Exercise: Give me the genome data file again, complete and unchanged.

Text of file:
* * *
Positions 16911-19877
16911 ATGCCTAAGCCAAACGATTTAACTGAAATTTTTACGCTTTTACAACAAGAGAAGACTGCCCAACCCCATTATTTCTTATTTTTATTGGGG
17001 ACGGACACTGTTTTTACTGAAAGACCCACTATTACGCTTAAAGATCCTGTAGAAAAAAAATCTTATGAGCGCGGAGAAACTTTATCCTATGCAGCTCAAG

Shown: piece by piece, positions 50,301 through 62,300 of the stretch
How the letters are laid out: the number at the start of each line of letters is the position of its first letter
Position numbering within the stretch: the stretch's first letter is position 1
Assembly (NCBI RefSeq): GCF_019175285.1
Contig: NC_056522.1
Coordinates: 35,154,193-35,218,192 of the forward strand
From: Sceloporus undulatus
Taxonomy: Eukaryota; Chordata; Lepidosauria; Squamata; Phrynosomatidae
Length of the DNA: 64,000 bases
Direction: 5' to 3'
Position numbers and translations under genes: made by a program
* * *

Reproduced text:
Positions 16911-19877
16911 ATGCCTAAGCCAAACGATTTAACTGAAATTTTTACGCTTTTACAACAAGAGAAGACTGCCCAACCCCATTATTTCTTATTTTTATTGGGG
17001 ACGGACACTGTTTTTACTGAAAGACCCACTATTACGCTTAAAGATCCTGTAGAAAAAAAATCTTATGAGCGCGGAGAAACTTTATCCTATGCAGCTCAAG

Shown: piece by piece, positions 50,301 through 62,300 of the stretch
How the letters are laid out: the number at the start of each line of letters is the position of its first letter
Position numbering within the stretch: the stretch's first letter is position 1
Assembly (NCBI RefSeq): GCF_019175285.1
Contig: NC_056522.1
Coordinates: 35,154,193-35,218,192 of the forward strand
From: Sceloporus undulatus
Taxonomy: Eukaryota; Chordata; Lepidosauria; Squamata; Phrynosomatidae
Length of the DNA: 64,000 bases
Direction: 5' to 3'
Position numbers and translations under genes: made by a program